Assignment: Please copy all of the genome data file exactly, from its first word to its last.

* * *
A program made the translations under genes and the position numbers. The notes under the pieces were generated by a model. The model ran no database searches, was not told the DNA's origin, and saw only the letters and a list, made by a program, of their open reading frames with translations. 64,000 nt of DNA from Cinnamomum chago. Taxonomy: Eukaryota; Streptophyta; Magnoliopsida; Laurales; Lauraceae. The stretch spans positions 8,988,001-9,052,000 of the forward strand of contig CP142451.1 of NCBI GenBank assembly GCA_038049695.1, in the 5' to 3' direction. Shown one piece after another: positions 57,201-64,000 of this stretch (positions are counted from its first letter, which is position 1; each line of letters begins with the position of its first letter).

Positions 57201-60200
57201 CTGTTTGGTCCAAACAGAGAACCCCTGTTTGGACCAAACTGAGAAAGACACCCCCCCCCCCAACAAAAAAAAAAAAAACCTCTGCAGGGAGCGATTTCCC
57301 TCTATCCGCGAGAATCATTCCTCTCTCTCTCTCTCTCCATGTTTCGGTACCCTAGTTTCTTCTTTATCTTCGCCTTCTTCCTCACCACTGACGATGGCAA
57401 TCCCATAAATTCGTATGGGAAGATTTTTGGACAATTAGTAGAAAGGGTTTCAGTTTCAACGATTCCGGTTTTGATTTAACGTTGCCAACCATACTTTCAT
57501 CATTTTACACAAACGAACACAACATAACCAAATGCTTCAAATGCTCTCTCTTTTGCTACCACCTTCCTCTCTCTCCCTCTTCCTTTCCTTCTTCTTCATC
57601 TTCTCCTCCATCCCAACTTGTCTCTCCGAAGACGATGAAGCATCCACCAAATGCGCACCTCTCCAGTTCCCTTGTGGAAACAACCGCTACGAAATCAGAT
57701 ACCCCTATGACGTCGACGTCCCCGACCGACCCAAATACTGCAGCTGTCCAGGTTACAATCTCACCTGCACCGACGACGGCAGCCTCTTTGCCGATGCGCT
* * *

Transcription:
A program made the translations under genes and the position numbers. The notes under the pieces were generated by a model. The model ran no database searches, was not told the DNA's origin, and saw only the letters and a list, made by a program, of their open reading frames with translations. 64,000 nt of DNA from Cinnamomum chago. Taxonomy: Eukaryota; Streptophyta; Magnoliopsida; Laurales; Lauraceae. The stretch spans positions 8,988,001-9,052,000 of the forward strand of contig CP142451.1 of NCBI GenBank assembly GCA_038049695.1, in the 5' to 3' direction. Shown one piece after another: positions 57,201-64,000 of this stretch (positions are counted from its first letter, which is position 1; each line of letters begins with the position of its first letter).

Positions 57201-60200
57201 CTGTTTGGTCCAAACAGAGAACCCCTGTTTGGACCAAACTGAGAAAGACACCCCCCCCCCCAACAAAAAAAAAAAAAACCTCTGCAGGGAGCGATTTCCC
57301 TCTATCCGCGAGAATCATTCCTCTCTCTCTCTCTCTCCATGTTTCGGTACCCTAGTTTCTTCTTTATCTTCGCCTTCTTCCTCACCACTGACGATGGCAA
57401 TCCCATAAATTCGTATGGGAAGATTTTTGGACAATTAGTAGAAAGGGTTTCAGTTTCAACGATTCCGGTTTTGATTTAACGTTGCCAACCATACTTTCAT
57501 CATTTTACACAAACGAACACAACATAACCAAATGCTTCAAATGCTCTCTCTTTTGCTACCACCTTCCTCTCTCTCCCTCTTCCTTTCCTTCTTCTTCATC
57601 TTCTCCTCCATCCCAACTTGTCTCTCCGAAGACGATGAAGCATCCACCAAATGCGCACCTCTCCAGTTCCCTTGTGGAAACAACCGCTACGAAATCAGAT
57701 ACCCCTATGACGTCGACGTCCCCGACCGACCCAAATACTGCAGCTGTCCAGGTTACAATCTCACCTGCACCGACGACGGCAGCCTCTTTGCCGATGCGCT